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Flour Corn
Flour corn (''Zea mays'' var. ''amylacea'') is a variety of corn with a soft starchy endosperm and a thin pericarp. It is primarily used to make corn flour. This type, frequently found in Aztec and Inca graves, is widely grown in the drier parts of the United States, western South America and South Africa. The large-seeded corns of Peru are used in the preparation of ''chicha''. In South Africa they are known as ''bread mealies''. The six major types of corn are dent corn, flint corn, pod corn, popcorn, flour corn, and sweet corn Sweet corn (''Zea mays'' convar. ''saccharata'' var. ''rugosa''), also called sugar corn and pole corn, is a variety of maize grown for human consumption with a high sugar content. Sweet corn is the result of a naturally occurring recessive muta ....Linda Campbell Franklin, "Corn," in Andrew F. Smith (ed.), ''The Oxford Encyclopedia of Food and Drink in America''. 2nd ed. Oxford: Oxford University Press, 2013 (pp. 551–558), p. 553. References ...
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Corn Ethanol
Corn ethanol is ethanol produced from corn biomass and is the main source of ethanol fuel in the United States, mandated to be blended with gasoline in the Renewable Fuel Standard. Corn ethanol is produced by ethanol fermentation and distillation. It is debatable whether the production and use of corn ethanol results in lower greenhouse gas emissions than gasoline. Approximately 45% of U.S. corn croplands are used for ethanol production. Uses Since 2001, corn ethanol production has increased by more than several times. Out of 9.50 billions of bushels of corn produced in 2001, 0.71 billions of bushels were used to produce corn ethanol. Compared to 2018, out of 14.62 billions of bushels of corn produced, 5.60 billion bushels were used to produce corn ethanol, reported by the United States Department of Energy. Overall, 95% of ethanol is produced from corn. Currently, corn ethanol is mainly used in blends with gasoline to create mixtures such as E10, E15, and E85. Ethanol is ...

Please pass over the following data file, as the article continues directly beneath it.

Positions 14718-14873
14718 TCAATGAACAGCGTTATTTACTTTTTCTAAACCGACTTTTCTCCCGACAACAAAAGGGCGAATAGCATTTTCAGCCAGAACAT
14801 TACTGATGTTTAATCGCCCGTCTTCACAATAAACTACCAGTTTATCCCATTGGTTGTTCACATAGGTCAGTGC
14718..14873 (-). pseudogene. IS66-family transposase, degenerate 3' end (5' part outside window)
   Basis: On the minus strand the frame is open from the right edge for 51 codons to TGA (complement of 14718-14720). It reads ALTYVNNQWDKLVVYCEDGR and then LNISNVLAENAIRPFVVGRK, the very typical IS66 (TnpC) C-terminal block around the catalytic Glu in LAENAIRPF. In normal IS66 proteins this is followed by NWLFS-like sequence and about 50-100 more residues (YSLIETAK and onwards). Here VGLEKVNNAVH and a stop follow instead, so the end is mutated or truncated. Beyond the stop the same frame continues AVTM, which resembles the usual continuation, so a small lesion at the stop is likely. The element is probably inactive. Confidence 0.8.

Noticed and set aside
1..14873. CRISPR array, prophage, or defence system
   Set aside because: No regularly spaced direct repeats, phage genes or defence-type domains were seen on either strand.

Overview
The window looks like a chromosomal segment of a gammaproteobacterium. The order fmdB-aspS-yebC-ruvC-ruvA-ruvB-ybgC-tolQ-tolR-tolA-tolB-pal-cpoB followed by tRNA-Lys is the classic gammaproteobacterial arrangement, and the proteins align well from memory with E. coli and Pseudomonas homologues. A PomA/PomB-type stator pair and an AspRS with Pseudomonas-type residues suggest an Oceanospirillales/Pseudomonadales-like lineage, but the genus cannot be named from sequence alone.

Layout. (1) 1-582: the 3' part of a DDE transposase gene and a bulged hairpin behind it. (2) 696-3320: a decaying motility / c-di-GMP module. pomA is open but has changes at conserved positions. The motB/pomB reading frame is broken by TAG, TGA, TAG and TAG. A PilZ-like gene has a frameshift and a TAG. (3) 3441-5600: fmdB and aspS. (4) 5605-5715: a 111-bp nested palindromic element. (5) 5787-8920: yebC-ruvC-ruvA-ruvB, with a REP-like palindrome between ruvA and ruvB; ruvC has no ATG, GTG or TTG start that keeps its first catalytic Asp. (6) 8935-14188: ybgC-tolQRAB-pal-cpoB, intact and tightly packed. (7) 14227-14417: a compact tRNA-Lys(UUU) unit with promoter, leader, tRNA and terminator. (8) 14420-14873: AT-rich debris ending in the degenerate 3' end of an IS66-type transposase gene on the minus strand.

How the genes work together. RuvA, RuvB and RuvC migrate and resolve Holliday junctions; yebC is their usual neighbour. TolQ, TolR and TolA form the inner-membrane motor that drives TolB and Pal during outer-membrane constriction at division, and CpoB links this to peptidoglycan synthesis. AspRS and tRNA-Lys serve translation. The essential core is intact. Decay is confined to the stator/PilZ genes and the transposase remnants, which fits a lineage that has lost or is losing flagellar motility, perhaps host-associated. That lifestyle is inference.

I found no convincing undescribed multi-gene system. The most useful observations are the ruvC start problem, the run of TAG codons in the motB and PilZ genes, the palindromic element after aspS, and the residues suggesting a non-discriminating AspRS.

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Staple Food
A staple food, food staple, or simply a staple, is a food that is eaten often and in such quantities that it constitutes a dominant portion of a standard Diet (nutrition), diet for a given person or group of people, supplying a large fraction of Food energy, energy needs and generally forming a significant proportion of the intake of other nutrients as well. A staple food of a specific society may be eaten as often as every day or every meal, and most people live on a diet based on just a small number of food staples. Specific staples vary from place to place, but typically are inexpensive or readily available foods that supply one or more of the macronutrients and micronutrients needed for survival and health: carbohydrates, proteins, fats, Mineral (nutrient), minerals, and vitamins. Typical examples include tubers and roots, grains, legumes, and seeds. Among them, cereals, legumes, tubers, and roots account for about 90% of the world's food calories intake. Early agricultural ...